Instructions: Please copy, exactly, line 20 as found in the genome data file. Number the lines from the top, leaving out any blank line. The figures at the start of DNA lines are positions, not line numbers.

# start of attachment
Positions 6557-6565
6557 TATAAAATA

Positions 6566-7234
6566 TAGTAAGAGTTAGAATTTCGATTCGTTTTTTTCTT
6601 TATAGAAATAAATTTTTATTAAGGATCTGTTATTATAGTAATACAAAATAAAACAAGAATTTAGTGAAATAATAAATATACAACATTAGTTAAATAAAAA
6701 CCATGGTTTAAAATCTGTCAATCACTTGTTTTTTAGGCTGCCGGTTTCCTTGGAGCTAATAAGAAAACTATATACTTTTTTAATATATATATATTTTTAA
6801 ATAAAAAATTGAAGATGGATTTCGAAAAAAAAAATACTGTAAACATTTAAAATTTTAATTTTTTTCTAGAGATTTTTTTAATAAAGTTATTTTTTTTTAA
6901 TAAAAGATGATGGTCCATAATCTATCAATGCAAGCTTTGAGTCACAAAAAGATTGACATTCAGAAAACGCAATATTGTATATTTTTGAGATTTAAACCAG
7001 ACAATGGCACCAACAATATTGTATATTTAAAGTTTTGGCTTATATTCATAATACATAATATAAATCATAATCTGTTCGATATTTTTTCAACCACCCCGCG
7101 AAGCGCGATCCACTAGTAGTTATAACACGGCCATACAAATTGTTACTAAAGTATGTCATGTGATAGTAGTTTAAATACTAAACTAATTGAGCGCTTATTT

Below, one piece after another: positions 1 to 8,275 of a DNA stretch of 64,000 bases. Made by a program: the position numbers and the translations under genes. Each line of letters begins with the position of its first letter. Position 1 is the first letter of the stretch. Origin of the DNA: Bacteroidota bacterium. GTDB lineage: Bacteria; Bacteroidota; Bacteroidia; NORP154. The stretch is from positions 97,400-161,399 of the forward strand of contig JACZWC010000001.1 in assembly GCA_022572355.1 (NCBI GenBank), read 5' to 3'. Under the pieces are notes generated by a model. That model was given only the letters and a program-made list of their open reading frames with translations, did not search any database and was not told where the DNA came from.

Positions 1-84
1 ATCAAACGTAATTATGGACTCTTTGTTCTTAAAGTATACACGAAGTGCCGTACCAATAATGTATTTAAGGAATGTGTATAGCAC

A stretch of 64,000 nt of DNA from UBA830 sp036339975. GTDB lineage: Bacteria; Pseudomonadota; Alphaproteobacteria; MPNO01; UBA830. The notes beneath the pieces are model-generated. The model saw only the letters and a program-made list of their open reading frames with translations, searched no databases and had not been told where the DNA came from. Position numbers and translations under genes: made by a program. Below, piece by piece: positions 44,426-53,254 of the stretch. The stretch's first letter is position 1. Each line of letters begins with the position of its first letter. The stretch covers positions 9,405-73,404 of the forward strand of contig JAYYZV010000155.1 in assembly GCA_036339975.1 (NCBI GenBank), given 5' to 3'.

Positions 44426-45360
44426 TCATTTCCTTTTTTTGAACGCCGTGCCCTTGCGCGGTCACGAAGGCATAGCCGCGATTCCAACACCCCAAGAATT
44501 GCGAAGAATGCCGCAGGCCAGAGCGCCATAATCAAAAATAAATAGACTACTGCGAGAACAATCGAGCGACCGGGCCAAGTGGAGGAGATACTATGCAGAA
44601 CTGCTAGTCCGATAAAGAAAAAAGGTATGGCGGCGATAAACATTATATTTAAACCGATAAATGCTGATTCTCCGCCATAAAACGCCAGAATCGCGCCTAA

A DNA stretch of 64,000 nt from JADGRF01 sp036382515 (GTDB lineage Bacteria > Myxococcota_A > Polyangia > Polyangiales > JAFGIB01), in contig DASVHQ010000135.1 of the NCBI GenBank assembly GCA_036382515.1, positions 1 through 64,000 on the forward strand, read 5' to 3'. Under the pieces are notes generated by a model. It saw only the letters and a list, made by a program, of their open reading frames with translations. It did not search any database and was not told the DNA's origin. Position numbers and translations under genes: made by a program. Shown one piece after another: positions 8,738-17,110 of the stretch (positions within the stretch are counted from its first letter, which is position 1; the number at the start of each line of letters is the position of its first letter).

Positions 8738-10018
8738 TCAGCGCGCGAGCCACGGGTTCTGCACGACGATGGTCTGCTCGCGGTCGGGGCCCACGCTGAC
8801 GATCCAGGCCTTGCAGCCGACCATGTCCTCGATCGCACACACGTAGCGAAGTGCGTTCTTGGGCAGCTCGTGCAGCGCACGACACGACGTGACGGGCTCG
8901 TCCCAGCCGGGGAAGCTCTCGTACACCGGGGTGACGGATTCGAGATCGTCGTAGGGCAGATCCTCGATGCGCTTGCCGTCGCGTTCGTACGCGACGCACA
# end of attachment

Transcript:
Positions 8738-10018